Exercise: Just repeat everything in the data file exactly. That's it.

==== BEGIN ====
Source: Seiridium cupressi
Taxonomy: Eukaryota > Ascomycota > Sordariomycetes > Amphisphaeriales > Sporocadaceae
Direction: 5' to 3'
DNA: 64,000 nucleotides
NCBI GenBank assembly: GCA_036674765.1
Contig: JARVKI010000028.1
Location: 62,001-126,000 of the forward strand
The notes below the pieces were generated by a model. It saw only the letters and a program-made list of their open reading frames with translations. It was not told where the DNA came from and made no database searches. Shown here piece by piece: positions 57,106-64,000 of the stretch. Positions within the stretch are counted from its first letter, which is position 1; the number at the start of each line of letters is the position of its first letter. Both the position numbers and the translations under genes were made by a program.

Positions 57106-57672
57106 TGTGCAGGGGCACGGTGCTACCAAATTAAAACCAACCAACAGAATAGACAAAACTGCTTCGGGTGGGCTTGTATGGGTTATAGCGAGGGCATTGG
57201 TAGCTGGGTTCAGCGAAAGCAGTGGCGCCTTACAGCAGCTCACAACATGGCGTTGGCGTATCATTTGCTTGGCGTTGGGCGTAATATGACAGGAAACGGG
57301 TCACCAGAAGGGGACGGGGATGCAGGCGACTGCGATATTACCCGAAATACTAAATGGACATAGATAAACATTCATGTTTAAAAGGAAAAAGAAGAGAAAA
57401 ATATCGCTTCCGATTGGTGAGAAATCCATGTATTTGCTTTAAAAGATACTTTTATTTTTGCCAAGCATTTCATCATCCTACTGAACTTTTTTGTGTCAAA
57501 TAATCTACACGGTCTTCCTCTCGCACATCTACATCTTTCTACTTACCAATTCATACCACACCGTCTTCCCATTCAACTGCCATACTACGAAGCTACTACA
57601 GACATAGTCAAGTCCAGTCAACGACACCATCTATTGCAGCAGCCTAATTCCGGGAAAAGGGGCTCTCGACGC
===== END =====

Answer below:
Source: Seiridium cupressi
Taxonomy: Eukaryota > Ascomycota > Sordariomycetes > Amphisphaeriales > Sporocadaceae
Direction: 5' to 3'
DNA: 64,000 nucleotides
NCBI GenBank assembly: GCA_036674765.1
Contig: JARVKI010000028.1
Location: 62,001-126,000 of the forward strand
The notes below the pieces were generated by a model. It saw only the letters and a program-made list of their open reading frames with translations. It was not told where the DNA came from and made no database searches. Shown here piece by piece: positions 57,106-64,000 of the stretch. Positions within the stretch are counted from its first letter, which is position 1; the number at the start of each line of letters is the position of its first letter. Both the position numbers and the translations under genes were made by a program.

Positions 57106-57672
57106 TGTGCAGGGGCACGGTGCTACCAAATTAAAACCAACCAACAGAATAGACAAAACTGCTTCGGGTGGGCTTGTATGGGTTATAGCGAGGGCATTGG
57201 TAGCTGGGTTCAGCGAAAGCAGTGGCGCCTTACAGCAGCTCACAACATGGCGTTGGCGTATCATTTGCTTGGCGTTGGGCGTAATATGACAGGAAACGGG
57301 TCACCAGAAGGGGACGGGGATGCAGGCGACTGCGATATTACCCGAAATACTAAATGGACATAGATAAACATTCATGTTTAAAAGGAAAAAGAAGAGAAAA
57401 ATATCGCTTCCGATTGGTGAGAAATCCATGTATTTGCTTTAAAAGATACTTTTATTTTTGCCAAGCATTTCATCATCCTACTGAACTTTTTTGTGTCAAA
57501 TAATCTACACGGTCTTCCTCTCGCACATCTACATCTTTCTACTTACCAATTCATACCACACCGTCTTCCCATTCAACTGCCATACTACGAAGCTACTACA
57601 GACATAGTCAAGTCCAGTCAACGACACCATCTATTGCAGCAGCCTAATTCCGGGAAAAGGGGCTCTCGACGC